Yogi DMT

Mon 31 May, 2010 09:35 pm
@Fido,
Fido;171577 wrote:
I do not believe you can substanciate that statement in the least... The pages of history are full of millions who died in filth and gore in defense of falsehood... It does not matter even today if a person dies in their 101st year... What they die of is false conceptions of reality...It is knowledge that buys all our years and all our days... What we misconceive is always the cause of our deaths... Because if we could conceive of it truely, it would not kill us, for we would master it...

And I am pretty good at telling if a cetain fact presented agrees with or disagrees with the knowledge I hold as truth... I would not trouble my self to say I speak truth... I would say just the opposite, that i offer a certain analogy of reality, and may call it true if this did not make me a target for all who would abuse me

Blind with patriotism soldiers are very one-sided and loyalty to a nation will mean killing and dying for a single reason, false or not. When you present both sides, truth can be recognized, whether it is followed is a different issue. When someone can only see in one direction there can only be one truth, ignorance of vital pieces of information in a dual-sided decision can affect what one truly thinks.

If not knowledge that buys are days, what shall? Recreation? or just simply living life. Neither are wrong nor right, just different. Death comes with fate, premature or overdue, death is set in stone. What you are talking about is foresight that cannot be achieved. And in the case of death by way of old age, truth is known about cause yet remedy is not yet known not because it is false because it is yet to be discovered.

Fido

Tue 1 Jun, 2010 05:04 am
@Yogi DMT,
Yogi DMT;171582 wrote:
Blind with patriotism soldiers are very one-sided and loyalty to a nation will mean killing and dying for a single reason, false or not. When you present both sides, truth can be recognized, whether it is followed is a different issue. When someone can only see in one direction there can only be one truth, ignorance of vital pieces of information in a dual-sided decision can affect what one truly thinks.

If not knowledge that buys are days, what shall? Recreation? or just simply living life. Neither are wrong nor right, just different. Death comes with fate, premature or overdue, death is set in stone. What you are talking about is foresight that cannot be achieved. And in the case of death by way of old age, truth is known about cause yet remedy is not yet known not because it is false because it is yet to be discovered.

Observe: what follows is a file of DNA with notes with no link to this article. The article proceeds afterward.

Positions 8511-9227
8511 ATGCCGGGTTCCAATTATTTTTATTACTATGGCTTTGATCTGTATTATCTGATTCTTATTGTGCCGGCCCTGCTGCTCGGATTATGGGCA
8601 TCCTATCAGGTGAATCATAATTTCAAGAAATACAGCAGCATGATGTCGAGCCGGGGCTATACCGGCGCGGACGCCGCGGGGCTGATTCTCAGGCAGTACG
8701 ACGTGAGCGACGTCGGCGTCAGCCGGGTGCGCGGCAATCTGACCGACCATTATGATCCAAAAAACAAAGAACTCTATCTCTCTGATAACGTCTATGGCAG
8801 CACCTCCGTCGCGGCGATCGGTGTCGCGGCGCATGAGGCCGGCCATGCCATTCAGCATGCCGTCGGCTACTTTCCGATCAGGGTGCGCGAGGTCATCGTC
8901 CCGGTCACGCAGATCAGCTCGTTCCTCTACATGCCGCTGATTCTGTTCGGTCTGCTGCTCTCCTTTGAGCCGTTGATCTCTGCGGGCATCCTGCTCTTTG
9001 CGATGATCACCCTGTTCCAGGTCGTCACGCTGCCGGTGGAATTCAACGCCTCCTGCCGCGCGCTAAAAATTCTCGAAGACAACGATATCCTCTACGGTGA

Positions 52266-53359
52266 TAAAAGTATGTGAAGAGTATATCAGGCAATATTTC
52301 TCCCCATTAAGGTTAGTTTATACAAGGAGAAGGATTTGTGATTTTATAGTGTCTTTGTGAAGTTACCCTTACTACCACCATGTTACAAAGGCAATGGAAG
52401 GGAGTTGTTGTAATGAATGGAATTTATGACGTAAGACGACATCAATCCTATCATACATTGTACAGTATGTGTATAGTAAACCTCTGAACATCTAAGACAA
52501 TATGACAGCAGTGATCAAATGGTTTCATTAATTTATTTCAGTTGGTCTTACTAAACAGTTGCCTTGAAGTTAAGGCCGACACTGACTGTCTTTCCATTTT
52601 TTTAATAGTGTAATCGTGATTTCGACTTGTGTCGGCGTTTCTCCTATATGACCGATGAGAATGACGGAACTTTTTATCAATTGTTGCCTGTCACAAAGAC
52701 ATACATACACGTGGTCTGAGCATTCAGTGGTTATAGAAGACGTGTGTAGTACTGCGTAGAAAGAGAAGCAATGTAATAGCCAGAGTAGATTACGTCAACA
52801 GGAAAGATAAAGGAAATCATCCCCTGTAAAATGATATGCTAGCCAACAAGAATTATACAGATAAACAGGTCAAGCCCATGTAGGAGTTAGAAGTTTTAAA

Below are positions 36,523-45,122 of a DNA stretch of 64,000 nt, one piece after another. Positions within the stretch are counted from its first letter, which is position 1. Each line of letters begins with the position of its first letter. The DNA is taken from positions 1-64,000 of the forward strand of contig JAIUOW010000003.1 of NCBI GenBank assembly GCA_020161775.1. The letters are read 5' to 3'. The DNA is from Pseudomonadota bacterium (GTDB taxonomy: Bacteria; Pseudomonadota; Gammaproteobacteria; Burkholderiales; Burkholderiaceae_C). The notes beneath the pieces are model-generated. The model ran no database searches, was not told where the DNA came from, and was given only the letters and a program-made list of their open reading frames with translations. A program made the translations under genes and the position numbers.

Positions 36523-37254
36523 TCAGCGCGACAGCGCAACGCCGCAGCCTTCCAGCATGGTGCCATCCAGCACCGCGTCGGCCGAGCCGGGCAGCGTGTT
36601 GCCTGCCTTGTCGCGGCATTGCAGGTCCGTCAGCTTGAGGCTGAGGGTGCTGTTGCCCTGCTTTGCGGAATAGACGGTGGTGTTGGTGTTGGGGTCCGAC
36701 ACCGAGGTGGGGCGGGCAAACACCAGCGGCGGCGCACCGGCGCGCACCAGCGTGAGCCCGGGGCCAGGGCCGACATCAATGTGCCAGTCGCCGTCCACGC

People give their lives for their country, but what does country mean to the dead??? People give their lives to love, but what is love to the dead??? The reason people so willingly die is that the needs of life dictate their sense of truth, and this is why all people disagree as to the truth, that it is an infinite considered as an absolute...

If you are arguing for fate, then what is the point of us talking??? I do philosophy in the expectation that people can overcome their fates with courage much as was expressed in Beowulf... It takes courage to take fate by the reins, and it demands intelligence and knowledge to not steer fate into a train wreck... I accept that knowing right is difficult, and doing right is easy with knowledge... So do not argue the case of fate with me... I am about the destruction of its weird power over humanity...

HexHammer

Wed 2 Jun, 2010 08:41 am
@Yogi DMT,
Yogi DMT;171582 wrote:
Blind with patriotism soldiers are very one-sided and loyalty to a nation will mean killing and dying for a single reason, false or not. When you present both sides, truth can be recognized, whether it is followed is a different issue. When someone can only see in one direction there can only be one truth, ignorance of vital pieces of information in a dual-sided decision can affect what one truly thinks.

If not knowledge that buys are days, what shall? Recreation? or just simply living life. Neither are wrong nor right, just different. Death comes with fate, premature or overdue, death is set in stone. What you are talking about is foresight that cannot be achieved. And in the case of death by way of old age, truth is known about cause yet remedy is not yet known not because it is false because it is yet to be discovered.
?
Have you been in war youself? Have you read any of the propaganda for Gulf Wars, Vietnam ..etc? Propaganda are full of deception and lies which soldiers are brainwashed with.